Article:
In-depth: Food and nutrition crisis in Niger and the Western Sahel
In Brief: Mixed blessing of first rain
Bracing for first rains (file photo)
DAKAR, 29 June 2010 (IRIN) - The beginning of the rainy season in the arid Sahel region of West Africa is bringing hopes of renewed grazing land and harvests, but also apprehension in Niger as weakened animals are succumbing to the first rains, according to the government, aid workers and herders.
The head of the Niger Association for the Revival of Breeding (AREN), Dodo Boureima, told IRIN the circumstances are “absolutely dramatic”.
“Our generation has never experienced such a situation and it is well beyond anything we anticipated. Thousands of animals [in Dakoro, southern Niger] have already died because of the first rains and we are expecting more losses,” said Boureima. The first heavy rains fell in the southern region on 16 June.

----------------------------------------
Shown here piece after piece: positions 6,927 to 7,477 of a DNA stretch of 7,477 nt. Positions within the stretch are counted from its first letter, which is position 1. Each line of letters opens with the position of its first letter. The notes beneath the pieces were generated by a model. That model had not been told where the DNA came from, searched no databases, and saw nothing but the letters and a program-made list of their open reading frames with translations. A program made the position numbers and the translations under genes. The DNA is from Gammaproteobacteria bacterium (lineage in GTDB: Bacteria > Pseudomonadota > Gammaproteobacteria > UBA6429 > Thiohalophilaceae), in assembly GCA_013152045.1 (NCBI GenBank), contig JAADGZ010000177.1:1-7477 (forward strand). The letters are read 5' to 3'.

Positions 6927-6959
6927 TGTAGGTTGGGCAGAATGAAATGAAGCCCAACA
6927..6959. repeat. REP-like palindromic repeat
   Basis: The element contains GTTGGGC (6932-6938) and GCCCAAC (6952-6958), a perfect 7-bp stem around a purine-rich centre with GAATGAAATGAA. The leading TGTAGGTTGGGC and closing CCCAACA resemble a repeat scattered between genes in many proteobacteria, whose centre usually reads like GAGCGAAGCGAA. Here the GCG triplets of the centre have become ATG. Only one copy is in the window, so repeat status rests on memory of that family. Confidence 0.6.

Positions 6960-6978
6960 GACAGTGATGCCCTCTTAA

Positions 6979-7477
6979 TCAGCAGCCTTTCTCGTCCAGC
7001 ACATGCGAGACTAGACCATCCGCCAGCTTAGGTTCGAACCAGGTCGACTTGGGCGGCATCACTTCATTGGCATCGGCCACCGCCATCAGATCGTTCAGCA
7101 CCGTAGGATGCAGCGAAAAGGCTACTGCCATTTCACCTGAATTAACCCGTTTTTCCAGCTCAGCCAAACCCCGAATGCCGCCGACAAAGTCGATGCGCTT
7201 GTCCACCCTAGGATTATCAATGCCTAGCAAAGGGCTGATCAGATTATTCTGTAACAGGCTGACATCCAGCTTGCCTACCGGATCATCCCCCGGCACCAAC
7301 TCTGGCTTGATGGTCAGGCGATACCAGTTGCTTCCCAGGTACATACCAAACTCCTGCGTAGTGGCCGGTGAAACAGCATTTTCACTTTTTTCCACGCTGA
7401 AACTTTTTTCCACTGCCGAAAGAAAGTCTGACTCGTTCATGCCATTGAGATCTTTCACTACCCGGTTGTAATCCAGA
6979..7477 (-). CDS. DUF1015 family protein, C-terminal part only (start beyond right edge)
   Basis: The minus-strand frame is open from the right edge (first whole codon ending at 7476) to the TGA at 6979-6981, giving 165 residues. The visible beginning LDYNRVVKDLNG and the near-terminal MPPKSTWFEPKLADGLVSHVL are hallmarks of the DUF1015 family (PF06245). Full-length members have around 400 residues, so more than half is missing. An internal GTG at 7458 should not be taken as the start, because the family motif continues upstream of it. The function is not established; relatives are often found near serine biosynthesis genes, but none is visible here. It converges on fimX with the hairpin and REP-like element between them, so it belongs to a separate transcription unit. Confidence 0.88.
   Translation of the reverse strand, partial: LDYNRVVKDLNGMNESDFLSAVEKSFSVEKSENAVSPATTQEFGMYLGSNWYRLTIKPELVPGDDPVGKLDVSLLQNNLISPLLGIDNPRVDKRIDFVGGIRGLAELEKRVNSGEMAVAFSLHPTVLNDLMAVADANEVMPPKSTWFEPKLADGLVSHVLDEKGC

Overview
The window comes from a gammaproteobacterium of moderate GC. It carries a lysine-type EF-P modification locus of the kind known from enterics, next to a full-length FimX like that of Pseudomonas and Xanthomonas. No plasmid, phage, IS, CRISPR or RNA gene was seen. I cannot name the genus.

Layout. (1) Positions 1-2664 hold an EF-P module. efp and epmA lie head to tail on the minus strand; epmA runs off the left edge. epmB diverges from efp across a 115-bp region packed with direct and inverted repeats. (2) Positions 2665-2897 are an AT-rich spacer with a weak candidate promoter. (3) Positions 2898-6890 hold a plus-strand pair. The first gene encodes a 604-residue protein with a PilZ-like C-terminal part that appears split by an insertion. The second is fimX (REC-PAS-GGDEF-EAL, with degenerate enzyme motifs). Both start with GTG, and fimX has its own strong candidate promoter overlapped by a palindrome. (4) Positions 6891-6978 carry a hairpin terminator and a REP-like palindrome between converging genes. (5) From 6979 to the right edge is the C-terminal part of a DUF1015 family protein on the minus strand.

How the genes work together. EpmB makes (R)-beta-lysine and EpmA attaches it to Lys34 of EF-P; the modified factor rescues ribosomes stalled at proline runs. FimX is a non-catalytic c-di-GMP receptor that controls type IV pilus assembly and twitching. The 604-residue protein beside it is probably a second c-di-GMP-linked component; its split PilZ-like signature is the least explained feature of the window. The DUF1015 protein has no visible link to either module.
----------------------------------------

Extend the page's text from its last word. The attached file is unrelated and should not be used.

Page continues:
Sudden temperature change, the physiological demands on the digestive system of changing from a fodder to a grass diet, and water-borne diseases are always taxing for the cattle. “Since the animals are already extremely weak, many are expected to die with the first rains,” said NGO Action Against Hunger’s (ACF) West Africa regional representative Patricia Hoorelbeke.
Cattle were hit by last year’s drought
, which left the country with limited grazing land and caused the price of animal feed to soar, making it unaffordable for subsistence farmers.
Hoorelbeke said the most at-risk animals - cows and sheep - were also the Sahel’s most common. Camels and goats are generally more resilient and more likely to survive the first rains.
The Ministry of Livestock and Animal Husbandry is currently assessing post-rain fatalities to identify suitable responses.
“The current response is inadequate,” said ACF’s Hoorelbeke. “In the next month of so, there will be grazing land again. It is time to identify those [animals that] have lost too much [weight] to recover and to focus on the future.”
Hoorelbeke noted that recovery can be a lengthy process. During livestock surveys in 2000, she met breeders who said they had still not mananged to build their herds back to the size they were before the 1984 drought.